Director Carl Franklin is no stranger to the crime genre. Before shooting four episodes of Mindhunter season two and his illustrious career directing television, Franklin helmed two of the best damn crime movies of the 1990s, One False Move and The Devil in the Blue Dress. He’s an old pro when it comes to crafting exceptional tension, which there’s no shortage of in his episodes of the David Fincher-produced series.
Mindhunter isn’t the first time Franklin and Fincher have collaborated; the Out of Time director first worked with him on House of Cards. As he explained to us, Fincher was more involved this time around on Mindhunter. Franklin, who thankfully has a movie brewing he might direct soon, talked to us about his time working with Fincher, the unique style and stars of the acclaimed series, and a nice memory about the late, great Bill Paxton. At the time of the interview, we had yet to see the episodes he directed before the interview, so it’s a broader discussion about the Netflix series.
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Bill Tench looks like he has the world weighing on his shoulders in season two of Mindhunter. The hunch, the looks of worry and distress, you can feel the restrained F.B.I. agent often coming so close to breaking, especially during a stunning scene in which he confronts, not questions, Charles Manson. The character remains endlessly fascinating to watch, as does the rest of Mindhunter.
Season two marks another one of the many collaborations between actor Holt McCallany and director David Fincher, which is a relationship going back to Alien 3. In-person, McCallany is just as captivating as he is on screen. He has such a great voice, so after hanging onto his every word during our interview with him, I left the Mindhunter junket thinking, “No wonder David Fincher loves filming this guy.” Today, he’s perhaps the closest we have to old school actors like, to name an example, Burt Lancaster, sharing a similar combination of authority and vulnerability. McCallany looks and sounds like a movie star straight out of the ’50s, making him all the more perfect for Bill Tench.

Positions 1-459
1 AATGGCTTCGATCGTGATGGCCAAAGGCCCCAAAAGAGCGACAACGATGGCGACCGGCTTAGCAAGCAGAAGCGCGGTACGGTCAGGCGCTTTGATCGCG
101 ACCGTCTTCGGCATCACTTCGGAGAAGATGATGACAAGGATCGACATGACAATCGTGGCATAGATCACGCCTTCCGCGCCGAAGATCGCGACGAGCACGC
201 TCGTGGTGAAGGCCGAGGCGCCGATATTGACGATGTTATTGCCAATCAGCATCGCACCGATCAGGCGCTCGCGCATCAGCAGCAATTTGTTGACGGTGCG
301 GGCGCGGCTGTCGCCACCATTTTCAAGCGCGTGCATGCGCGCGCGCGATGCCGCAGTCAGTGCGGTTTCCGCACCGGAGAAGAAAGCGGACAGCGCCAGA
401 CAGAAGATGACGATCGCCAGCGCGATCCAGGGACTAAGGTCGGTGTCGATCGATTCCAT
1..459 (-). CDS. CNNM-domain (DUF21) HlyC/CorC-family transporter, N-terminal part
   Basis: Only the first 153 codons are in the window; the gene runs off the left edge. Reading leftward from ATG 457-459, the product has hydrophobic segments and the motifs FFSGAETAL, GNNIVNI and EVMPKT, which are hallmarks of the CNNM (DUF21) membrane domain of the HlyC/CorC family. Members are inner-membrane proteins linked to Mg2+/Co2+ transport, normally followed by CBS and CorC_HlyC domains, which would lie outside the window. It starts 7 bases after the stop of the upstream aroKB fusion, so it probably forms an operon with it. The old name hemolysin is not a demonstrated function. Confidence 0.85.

I only saw a handful of episodes before speaking with the actor, hence no questions about the scene with Charles Manson, but he discussed with us the Son of Sam sequence, his longtime collaboration with David Fincher, and Bill Tench’s worldview.
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(In our Spoiler Reviews, we take a deep dive into a new release and get to the heart of what makes it tick…and every story point is up for discussion. In this entry: Netflix’s new serial killer drama Mindhunter.)
“The evil that men do lives after them; the good is oft interred with their bones.” -William Shakespeare, Julius Caesar
The term “serial killer” is a relatively new invention. Yes, people have committed multiple murderers throughout history, but no one began to really classify, or even begin to try to understand, these types of violent crimes until the the 1970s. You may not be familiar with the name John Douglas, but I guarantee you are familiar with his work. From Douglas sprang the very concept of criminal profiling. His work has served as the inspiration for a steady stream of movies and TV shows. The character of FBI agent Jack Crawford, played most prominently by Scott Glenn in The Silence of the Lambs and Laurence Fishburne on the TV series Hannibal, was based directly on Douglas.
Now, the early days of Douglas’ career are given the full dramatization treatment with Mindhunter, a new Netflix series created by playwright Joe Penhall, with David Fincher and Charlize Theron both serving as executive producers. With Mindhunter, Netflix has produced their best show in recent memory, and arguably one of the best shows in their ever-growing catalogue.
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Director David Fincher has tackled crime thrillers with fantastic, acclaimed results in films like Panic Room, Zodiac and The Girl with the Dragon Tattoo. Now he’s returning to the genre, but this time in serial form on Netflix.